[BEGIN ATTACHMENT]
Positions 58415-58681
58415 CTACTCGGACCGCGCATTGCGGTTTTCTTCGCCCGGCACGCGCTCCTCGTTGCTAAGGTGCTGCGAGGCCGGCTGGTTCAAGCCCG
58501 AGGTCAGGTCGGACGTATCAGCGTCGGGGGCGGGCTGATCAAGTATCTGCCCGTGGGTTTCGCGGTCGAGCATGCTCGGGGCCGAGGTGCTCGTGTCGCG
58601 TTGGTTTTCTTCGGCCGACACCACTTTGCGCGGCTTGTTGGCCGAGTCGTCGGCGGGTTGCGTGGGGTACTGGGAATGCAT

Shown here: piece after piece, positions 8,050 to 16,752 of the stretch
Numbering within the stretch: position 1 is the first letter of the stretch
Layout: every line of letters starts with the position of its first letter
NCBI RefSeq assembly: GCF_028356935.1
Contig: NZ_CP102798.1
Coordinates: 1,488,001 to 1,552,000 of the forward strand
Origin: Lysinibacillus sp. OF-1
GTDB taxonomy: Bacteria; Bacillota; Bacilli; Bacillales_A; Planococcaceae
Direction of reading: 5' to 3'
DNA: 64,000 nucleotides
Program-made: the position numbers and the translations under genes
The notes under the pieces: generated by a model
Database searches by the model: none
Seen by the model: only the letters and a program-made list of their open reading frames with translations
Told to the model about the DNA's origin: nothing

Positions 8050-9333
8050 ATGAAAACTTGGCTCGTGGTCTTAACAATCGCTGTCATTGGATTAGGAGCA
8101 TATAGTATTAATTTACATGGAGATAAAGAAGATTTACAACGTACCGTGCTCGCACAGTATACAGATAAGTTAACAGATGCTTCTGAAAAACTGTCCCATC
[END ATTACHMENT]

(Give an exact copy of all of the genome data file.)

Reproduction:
Positions 58415-58681
58415 CTACTCGGACCGCGCATTGCGGTTTTCTTCGCCCGGCACGCGCTCCTCGTTGCTAAGGTGCTGCGAGGCCGGCTGGTTCAAGCCCG
58501 AGGTCAGGTCGGACGTATCAGCGTCGGGGGCGGGCTGATCAAGTATCTGCCCGTGGGTTTCGCGGTCGAGCATGCTCGGGGCCGAGGTGCTCGTGTCGCG
58601 TTGGTTTTCTTCGGCCGACACCACTTTGCGCGGCTTGTTGGCCGAGTCGTCGGCGGGTTGCGTGGGGTACTGGGAATGCAT

Shown here: piece after piece, positions 8,050 to 16,752 of the stretch
Numbering within the stretch: position 1 is the first letter of the stretch
Layout: every line of letters starts with the position of its first letter
NCBI RefSeq assembly: GCF_028356935.1
Contig: NZ_CP102798.1
Coordinates: 1,488,001 to 1,552,000 of the forward strand
Origin: Lysinibacillus sp. OF-1
GTDB taxonomy: Bacteria; Bacillota; Bacilli; Bacillales_A; Planococcaceae
Direction of reading: 5' to 3'
DNA: 64,000 nucleotides
Program-made: the position numbers and the translations under genes
The notes under the pieces: generated by a model
Database searches by the model: none
Seen by the model: only the letters and a program-made list of their open reading frames with translations
Told to the model about the DNA's origin: nothing

Positions 8050-9333
8050 ATGAAAACTTGGCTCGTGGTCTTAACAATCGCTGTCATTGGATTAGGAGCA
8101 TATAGTATTAATTTACATGGAGATAAAGAAGATTTACAACGTACCGTGCTCGCACAGTATACAGATAAGTTAACAGATGCTTCTGAAAAACTGTCCCATC